International Day Of The Girl Child: Abdullahi Candido Calls For Severe Punitive Measures Against Rapists

The Chairman of Abuja Municipal Area Council Hon. Abdullahi Adamu Candido has kicked against rape of minors in the country.

The Chairman spoke during the one-day shadowing Chairman of the Area Council by Miss Victoria

He expressed his passionate concerns to women because he came through them and he doesn’t joke about women

Abdullahi Candido during one day activities put Miss Victoria through the process files go through before they are approved in order for her to learn the ropes of governance.

He expressed his displeasure for having few female legislators in the council hence assigning another girl child as shadow Speakers as well as shadow Council Secretary.

The Council Chairman also introduced Miss Talatu, a first class graduate of Chemistry who graduated from University of Abuja

“Unfortunately, we don’t encourage the young ones especially females, if not so, Talatu should be doing her Master’s Degree while the University retains her to mentor other younger students from the Department, Abdullahi Candido said.

Speaking on behalf of UN Women Country Rep Comfort Lamptey, Nigeria UN Women Program Officer, Mrs Patience Ekechukwu said that the UN Women is focusing on elimination of cultural practices in Nigeria and gender-based violence as girls are humiliated.

She called on Miss Victoria to leverage on the opportunity as shadow Chairman of AMAC to profound solution to issues faced by girls child

She thanked the chairman for a level playing ground for women in AMAC

The Shadow Chairman, Miss Victoria said that providing health centers for girls will be her priority while she called on parents; on the need to educate the girls child.

She emphasized that the girls are also important because male child are more taken care of than girls by most parents.

“Care, love and support should be given to Girls Child Campaigners so as to encourage them to reach out to more people, she said.

She also spoke against getting pregnant before marriage as that will hinder the education of girl child.

The event was coordinated by Abiodun Essiet, the  Special Adviser to the Honourable Chairman of Abuja Municipal Area Council on ICT /Civil Societies and Donor Agencies.

This year, under the theme, “My Voice, Our Equal Future”, the UN has called on Nations to seize the opportunity to be inspired by what adolescent girls see as the change they want, the solutions- big and small- they are leading and demanding across the globe.

In 2020, The UN commemorate 25 years since the adoption of the Beijing Declaration and Platform for Action – the global agenda for advancing the rights and empowerment of women and girls, everywhere. Generation Equality was also launched in early 2020 as a multi-year, multi-partner campaign and movement for bold action on gender equality. A clear narrative and actions related to the needs and opportunities of adolescent girls and their solutions is central to the Generation Equality mission.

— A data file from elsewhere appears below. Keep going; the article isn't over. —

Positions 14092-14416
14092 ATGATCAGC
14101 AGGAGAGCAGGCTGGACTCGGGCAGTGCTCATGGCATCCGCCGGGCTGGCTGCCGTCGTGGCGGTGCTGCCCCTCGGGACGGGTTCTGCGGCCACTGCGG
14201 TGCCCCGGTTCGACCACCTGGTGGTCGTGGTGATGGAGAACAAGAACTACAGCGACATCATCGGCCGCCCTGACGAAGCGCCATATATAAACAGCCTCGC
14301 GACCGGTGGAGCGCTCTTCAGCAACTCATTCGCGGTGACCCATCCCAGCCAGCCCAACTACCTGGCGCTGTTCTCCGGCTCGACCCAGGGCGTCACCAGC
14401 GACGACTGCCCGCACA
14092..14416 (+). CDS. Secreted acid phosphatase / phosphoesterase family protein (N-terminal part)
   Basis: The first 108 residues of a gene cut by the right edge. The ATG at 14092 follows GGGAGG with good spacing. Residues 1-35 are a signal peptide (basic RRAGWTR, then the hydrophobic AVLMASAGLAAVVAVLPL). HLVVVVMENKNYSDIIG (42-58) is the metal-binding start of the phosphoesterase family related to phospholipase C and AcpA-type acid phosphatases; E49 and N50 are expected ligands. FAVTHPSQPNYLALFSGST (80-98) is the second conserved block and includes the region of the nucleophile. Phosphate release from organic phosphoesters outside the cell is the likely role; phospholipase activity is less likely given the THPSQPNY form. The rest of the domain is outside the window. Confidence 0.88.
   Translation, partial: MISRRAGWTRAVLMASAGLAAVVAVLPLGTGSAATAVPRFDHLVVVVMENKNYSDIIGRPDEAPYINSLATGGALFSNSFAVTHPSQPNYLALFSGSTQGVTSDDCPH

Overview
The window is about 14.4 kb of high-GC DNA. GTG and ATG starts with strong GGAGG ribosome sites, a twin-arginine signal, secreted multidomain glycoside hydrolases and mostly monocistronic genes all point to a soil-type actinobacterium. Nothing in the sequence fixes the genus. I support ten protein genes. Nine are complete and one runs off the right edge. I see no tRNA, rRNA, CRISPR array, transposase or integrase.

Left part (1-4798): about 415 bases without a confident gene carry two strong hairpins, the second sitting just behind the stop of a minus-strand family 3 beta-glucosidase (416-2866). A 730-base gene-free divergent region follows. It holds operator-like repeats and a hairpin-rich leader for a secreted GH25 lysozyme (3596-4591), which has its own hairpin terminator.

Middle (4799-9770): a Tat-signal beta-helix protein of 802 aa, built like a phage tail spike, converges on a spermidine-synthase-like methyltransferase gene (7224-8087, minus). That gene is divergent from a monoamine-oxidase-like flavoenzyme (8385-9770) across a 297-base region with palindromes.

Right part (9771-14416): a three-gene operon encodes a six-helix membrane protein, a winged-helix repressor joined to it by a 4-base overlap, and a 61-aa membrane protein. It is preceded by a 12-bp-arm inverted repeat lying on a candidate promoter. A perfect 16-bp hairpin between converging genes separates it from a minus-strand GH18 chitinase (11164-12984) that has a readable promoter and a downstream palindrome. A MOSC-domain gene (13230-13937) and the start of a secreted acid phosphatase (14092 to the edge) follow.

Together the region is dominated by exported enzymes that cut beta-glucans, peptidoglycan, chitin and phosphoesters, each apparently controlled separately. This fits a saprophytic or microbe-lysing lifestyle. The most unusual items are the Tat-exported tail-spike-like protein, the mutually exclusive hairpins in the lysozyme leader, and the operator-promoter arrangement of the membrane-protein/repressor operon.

In 1995 at the World Conference on Women in Beijing countries unanimously adopted the Beijing Declaration and Platform for Action – the most progressive blueprint ever for advancing the rights of not only women but girls. The Beijing Declaration is the first to specifically call out girls’ rights.

On December 19, 2011, United Nations General Assembly adopted Resolution 66/170 to declare October 11 as the International Day of the Girl Child, to recognize girls’ rights and the unique challenges girls face around the world.

The International Day of the Girl Child focuses attention on the need to address the challenges girls face and to promote girls’ empowerment and the fulfilment of their human rights.

Adolescent girls have the right to a safe, educated, and healthy life, not only during these critical formative years, but also as they mature into women. If effectively supported during the adolescent years, girls have the potential to change the world – both as the empowered girls of today and as tomorrow’s workers, mothers, entrepreneurs, mentors, household heads, and political leaders. An investment in realising the power of adolescent girls upholds their rights today and promises a more equitable and prosperous future, one in which half of humanity is an equal partner in solving the problems of climate change, political conflict, economic growth, disease prevention, and global sustainability.

Girls are breaking boundaries and barriers posed by stereotypes and exclusion, including those directed at children with disabilities and those living in marginalized communities. As entrepreneurs, innovators and initiators of global movements, girls are creating a world that is relevant for them and future generations.

The 2030 Agenda for Sustainable Development and its 17 Sustainable Development Goals (SDGs) adopted by world leaders in 2015, embody a roadmap for progress that is sustainable and leaves no one behind.

Achieving gender equality and women’s empowerment is integral to each of the 17 goals. Only by ensuring the rights of women and girls across all the goals will we get to justice and inclusion, economies that work for all, and sustaining our shared environment now and for future generations.

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